Last week I went to see the film, Suffragette. I thought it was understated and moving, and it reminded me of the debt that we all owe to the brave women who fought for a fairer society. The film ends with the death of Emily Wilding Davison who threw herself in front of the King’s horse at the Epsom Derby in 1913. But that was not the end of the fight; this particular battle for equality was protracted and fierce—it took until 1928 for women in Great Britain and Northern Ireland to be granted equal voting rights with men.
At the end of the film, the audience is reminded that this was an international struggle, and many countries were slower than the United Kingdom in giving women the vote. The International Woman Suffrage Alliance was formed in 1904 but it took until 1971 for Swiss women to be granted suffrage, and Saudi women have only, this year, been promised the vote.
The film also reminded me of something I learned when I visited the Statue of Liberty a few years ago. Her official name is ‘Liberty Enlightening the World’, and she was donated to New York by the French in recognition of the friendship that was established between France and America during the American Revolution. The dedication ceremony for the statue took place in 1886, but despite the overt femininity of this symbol of liberty, women were banned from attending. Outraged suffragettes responded by hiring boats and bellowing through megaphones that even if Liberty were able to get off her pedestal, she would not be allowed to vote in either France or America. American women got the vote on equal terms with men in 1920, but their French sisters had to wait until 1944.
Another story that is not referred to in the film is that of The Women’s National Anti-Suffrage League. This was formed in 1908 by women who opposed women getting voting rights. Over the next ten years more than a hundred branches were established throughout the UK and there were large demonstrations where women protested that they did not want the vote. The League depicted suffragettes as ugly and masculine, and with a tendency to wear unflattering pork-pie hats. Surprisingly the League garnered support from some women who were active in extending other kinds of female rights. These included Elizabeth Wordsworth, the founding Principal of the Oxford women’s college, Lady Margaret Hall. Anti-suffrage campaigners were content for women to get the vote in local elections as these were concerned with feminine-friendly issues such as education. But matters that were debated on a national platform, such as international relations and war, were considered outside the acceptable scope of feminine influence. The fear was that women would become masculinised if they were to become involved, and then men would be unwilling to marry them.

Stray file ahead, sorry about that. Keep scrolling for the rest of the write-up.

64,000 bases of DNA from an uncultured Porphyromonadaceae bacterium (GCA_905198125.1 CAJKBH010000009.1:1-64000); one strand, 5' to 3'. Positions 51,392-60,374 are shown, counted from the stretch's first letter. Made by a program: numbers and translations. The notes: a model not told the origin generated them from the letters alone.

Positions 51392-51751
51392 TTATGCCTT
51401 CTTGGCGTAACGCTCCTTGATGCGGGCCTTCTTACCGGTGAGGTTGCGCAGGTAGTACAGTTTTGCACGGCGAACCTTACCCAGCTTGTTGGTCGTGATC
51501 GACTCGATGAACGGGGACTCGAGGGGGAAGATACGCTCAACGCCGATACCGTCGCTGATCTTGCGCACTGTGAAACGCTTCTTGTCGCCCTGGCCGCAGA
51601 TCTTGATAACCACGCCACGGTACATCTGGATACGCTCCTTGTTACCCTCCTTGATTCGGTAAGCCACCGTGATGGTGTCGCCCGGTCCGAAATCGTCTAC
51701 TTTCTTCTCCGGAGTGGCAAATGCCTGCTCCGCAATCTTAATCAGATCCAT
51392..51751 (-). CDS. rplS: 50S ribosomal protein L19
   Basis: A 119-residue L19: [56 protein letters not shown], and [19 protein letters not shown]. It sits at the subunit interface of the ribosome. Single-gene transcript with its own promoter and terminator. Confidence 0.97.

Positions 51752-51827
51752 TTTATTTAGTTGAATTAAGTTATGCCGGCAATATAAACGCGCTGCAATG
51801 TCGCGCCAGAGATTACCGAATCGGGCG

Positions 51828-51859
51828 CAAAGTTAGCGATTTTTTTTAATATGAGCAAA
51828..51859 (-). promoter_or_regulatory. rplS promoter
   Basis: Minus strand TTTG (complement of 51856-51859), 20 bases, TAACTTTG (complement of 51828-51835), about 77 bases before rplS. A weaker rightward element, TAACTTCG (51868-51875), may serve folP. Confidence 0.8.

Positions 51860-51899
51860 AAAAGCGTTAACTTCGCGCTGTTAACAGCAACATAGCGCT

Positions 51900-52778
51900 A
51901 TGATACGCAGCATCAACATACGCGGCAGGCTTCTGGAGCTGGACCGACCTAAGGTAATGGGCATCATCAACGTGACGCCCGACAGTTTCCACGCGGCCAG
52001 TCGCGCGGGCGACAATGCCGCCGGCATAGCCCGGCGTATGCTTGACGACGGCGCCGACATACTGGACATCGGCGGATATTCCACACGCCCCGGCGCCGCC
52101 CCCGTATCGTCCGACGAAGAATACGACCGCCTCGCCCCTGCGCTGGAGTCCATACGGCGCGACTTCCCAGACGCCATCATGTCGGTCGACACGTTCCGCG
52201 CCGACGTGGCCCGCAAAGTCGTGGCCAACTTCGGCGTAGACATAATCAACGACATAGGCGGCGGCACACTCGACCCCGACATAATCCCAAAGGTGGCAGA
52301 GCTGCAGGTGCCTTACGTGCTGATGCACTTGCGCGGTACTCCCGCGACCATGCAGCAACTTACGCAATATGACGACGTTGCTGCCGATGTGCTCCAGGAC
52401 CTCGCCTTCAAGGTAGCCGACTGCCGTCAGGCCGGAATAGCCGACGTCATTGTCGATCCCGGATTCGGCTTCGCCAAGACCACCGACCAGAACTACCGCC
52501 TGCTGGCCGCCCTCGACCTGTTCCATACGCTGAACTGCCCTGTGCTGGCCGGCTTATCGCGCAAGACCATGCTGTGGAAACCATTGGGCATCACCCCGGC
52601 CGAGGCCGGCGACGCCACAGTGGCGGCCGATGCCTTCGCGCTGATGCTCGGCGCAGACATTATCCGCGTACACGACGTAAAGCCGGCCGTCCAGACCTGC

It seems to me that whatever you think, there will be someone who disagrees with you; politics, religion, philosophy, history, human rights, you name it—there are many potential angles. And the life blood of culture is that its interpretation is subject to opinion. Fashion, for example, thrives on pushing boundaries and provoking debate. Molly adores clothes and used to love reading what we called the ‘Poor Thing’ column; a regular fashion article in a national newspaper which took six women and put them in various ‘stylish’ outfits. Almost always, we would look at these women and say that if we saw them in the street dressed like that we would feel very sorry for them. This is how it came to be called the ‘Poor Thing’ column.
Book groups, too, thrive on disagreement. I’ve belonged to several groups in the past and on occasion I’ve admired and loved a book so much that I couldn’t imagine that anyone would dislike it. Rohinton Mistry’s, ‘A Fine Balance’ was a case in question. A rich tapestry of Indian society, it captivated me, but sure enough whilst some in the group shared my view, there were others who thoroughly disliked it. And then there was Iris Murdoch’s, ‘The Sea The Sea’ which I found intolerably tedious. That got high ratings in the group.
I am soon going to be at the critical coalface myself, as my book ’31 Treats And A Marriage’ is in the final stages of preparation and will be published at the end of the Spring. I shall have to harden myself to criticism. I hope that many people will like it but there is no getting away from the fact that some people will not. It’s just the way things are.
But at least I won’t have to face the humiliation of being reviewed by the acerbic Dorothy Parker, pictured above. In 1925 she started writing book reviews in the New Yorker under the name ‘Constant Reader’ and they were said to delight everyone except the unfortunate authors. She found A.A. Milne’s,,’The House at Pooh Corner’ sugary, and wrote that ‘Tonstant Weader Fwowed up’ after reading it.
Undeterred by these concerns, I’ve enjoyed the process of writing my first book so much that I’ve recently started on my second one. This combines visits to English cities with the stories of women who for a range of reasons have had to push against the constraints of society. It’s still open to debate but I think there will be a suffragette somewhere in there.
‘What’s your blog about this time?’ asked Molly’s boyfriend. ‘Disagreement’, I replied. ‘Whatever you say there will always be someone who disagrees.’ ‘No there won’t,’ he said with a naughty grin.